More Indonesian companies embrace mobility
LENOVO with IDC examines the fundamental shift that will change the concept of work and how it will occur in the next few years through the IDC InfoBrief, ‘Powering Intelligent Transformation’ event in Jakarta recently.
According to IDC FutureScape: Worldwide Future of Work 2019 Predictions, companies need to take a holistic strategy to utilise digital technology in three important aspects namely workplace, work culture, and workforce to enable transformation into an intelligence company.
The research covers 1,097 companies in 10 countries across the Asia Pacific region. The statistics are backed by a local survey which covers 384 local companies in eight major sectors.
Workplaces of the future will increasingly be anytime, anywhere, and a mix of physical and virtual spaces but at the same time, they should ensure security and compliance.
By 2021, 60% of G2000 companies will have adopted a future-workspace model, a flexible, intelligent, collaborative virtual or physical work environment to improve employee experience and productivity.
As for work culture, it will be even more borderless, collaborative, and innovation focused, with culture as the defining character that enterprises will utilise to compete.
By 2021, demand for top talent will result in 65% of G2000 companies offering co-working and remote-work options that leverage on pervasive access to enterprise and collaboration applications.
Forty-five percent of organisations recognise the need to bring changes in the workspace, work culture, and technologies due to millennials entering the workforce.
Forty-seven percent of organisations also recognise there are different generations at work (millennials, Gen X, Y, Z) and have a policy, or are working on one, to create a more cohesive workspace or reduce friction.
The workforce of the future will increasingly be distributed and intelligent, with machines and humans working together.
By 2023, 30% of G2000 companies will generate at least 20% of their revenue outside their core industries, using crowdsourcing and agile aggregation models to source talent, and business capabilities.
IDC Asean managing director Sudev Bangah says, “Today’s technology is changing very rapidly, and will continue to evolve and drive productivity, collaboration, and efficiency in various ways.
“However, technology is only one element and the transformation of the ‘Future of Work’, and is not just about automation or the use of technology. There are many dynamic aspects of multi-generation workplaces in the use of AI, change management, and compliance, privacy, and security issues that companies need to consider.”
Lenovo’s technology and capability to interact with and motivate workers in order to obtain the best productivity level is key in the course of the company’s transformation.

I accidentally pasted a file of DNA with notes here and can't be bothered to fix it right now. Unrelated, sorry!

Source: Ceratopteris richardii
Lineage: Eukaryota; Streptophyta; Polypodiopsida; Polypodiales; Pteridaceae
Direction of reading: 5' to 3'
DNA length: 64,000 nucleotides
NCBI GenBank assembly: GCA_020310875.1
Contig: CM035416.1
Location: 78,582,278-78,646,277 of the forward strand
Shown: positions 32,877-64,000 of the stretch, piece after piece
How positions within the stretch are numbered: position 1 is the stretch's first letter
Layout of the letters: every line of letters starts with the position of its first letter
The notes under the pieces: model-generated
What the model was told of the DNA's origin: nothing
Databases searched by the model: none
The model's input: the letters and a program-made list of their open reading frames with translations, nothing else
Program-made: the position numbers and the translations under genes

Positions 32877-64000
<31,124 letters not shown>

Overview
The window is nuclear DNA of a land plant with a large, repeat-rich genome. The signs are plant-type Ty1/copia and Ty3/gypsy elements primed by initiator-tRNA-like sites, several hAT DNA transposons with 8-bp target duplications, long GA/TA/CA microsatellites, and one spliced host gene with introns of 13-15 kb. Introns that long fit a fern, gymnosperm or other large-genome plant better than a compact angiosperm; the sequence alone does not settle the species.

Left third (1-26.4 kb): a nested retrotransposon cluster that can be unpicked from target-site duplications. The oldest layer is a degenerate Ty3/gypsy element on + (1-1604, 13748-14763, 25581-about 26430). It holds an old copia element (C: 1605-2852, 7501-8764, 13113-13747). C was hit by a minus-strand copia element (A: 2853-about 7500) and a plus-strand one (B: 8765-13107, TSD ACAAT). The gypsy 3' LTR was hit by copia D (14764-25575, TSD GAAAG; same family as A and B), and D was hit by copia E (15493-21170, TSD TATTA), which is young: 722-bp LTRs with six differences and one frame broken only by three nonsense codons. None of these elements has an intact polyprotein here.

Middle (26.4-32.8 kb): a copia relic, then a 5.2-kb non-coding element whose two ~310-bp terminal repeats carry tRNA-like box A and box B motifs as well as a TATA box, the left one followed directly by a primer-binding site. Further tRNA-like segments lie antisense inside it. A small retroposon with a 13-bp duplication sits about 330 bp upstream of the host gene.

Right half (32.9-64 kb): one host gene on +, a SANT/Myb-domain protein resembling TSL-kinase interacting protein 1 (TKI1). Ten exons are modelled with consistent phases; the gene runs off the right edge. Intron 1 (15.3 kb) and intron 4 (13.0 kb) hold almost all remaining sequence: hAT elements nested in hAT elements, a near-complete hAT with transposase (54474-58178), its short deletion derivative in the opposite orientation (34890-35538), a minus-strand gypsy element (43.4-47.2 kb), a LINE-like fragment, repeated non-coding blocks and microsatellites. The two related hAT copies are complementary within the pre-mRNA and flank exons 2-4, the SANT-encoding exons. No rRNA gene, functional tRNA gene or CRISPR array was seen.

Lenovo Asia Pacific enterprise business executive director Eddie Ang says that the company has implemented AI and chatbots externally and internally. For example, it has shifted IT support for general inquires and website to a chatbot.
“The way to provide the best customer experience and get business value begins with improving employee experiences. A big part in workplace transformation is about computing, where users expect different types of controls in a Prosyscom Tech of devices and solutions.”
IDC says that by 2024, 50% of structured repeatable tasks will be automated and 20% of workers in knowledge-intensive tasks will have AI-infused software or other digitally connected technology as a “coworker”.
Ang adds, “Investing in technologies such as Device-as-a-Service, AI, and AR is important to meet the user’s desire for artificial mobility, flexibility, and connectivity. As a result, the company will be able to improve employee experience by creating a smarter, safer, productive and collaborative workplace.”
Workspace shift in Indonesia
In Indonesia, 50% of the working populations are millennials, who demand an “anywhere”, “anytime” workplace, and an “intelligence workforce” to interact with, along with an innovative work culture.
The report shows that 26% of organisations are exploring or have already shifted some employees to a co-working or shared working space.
Alongside countries across the Asia Pacific such as Japan (31%), HongKong (30%), Singapore (17%), and SouthKorea (8%), 36% of Indonesian organisations have shifted to co-working spaces or concepts to satisfy employees.
Ang says the key challenge an organisation has to face is the diversity of customer needs.
“The world is changing from standardisation to diversification. In the past, a company maybe will only have to deal with one type of customer, policy, or management, but now, a company has to cater to different needs. By trying to understand customers, a company can provide solutions that are suitable for them.”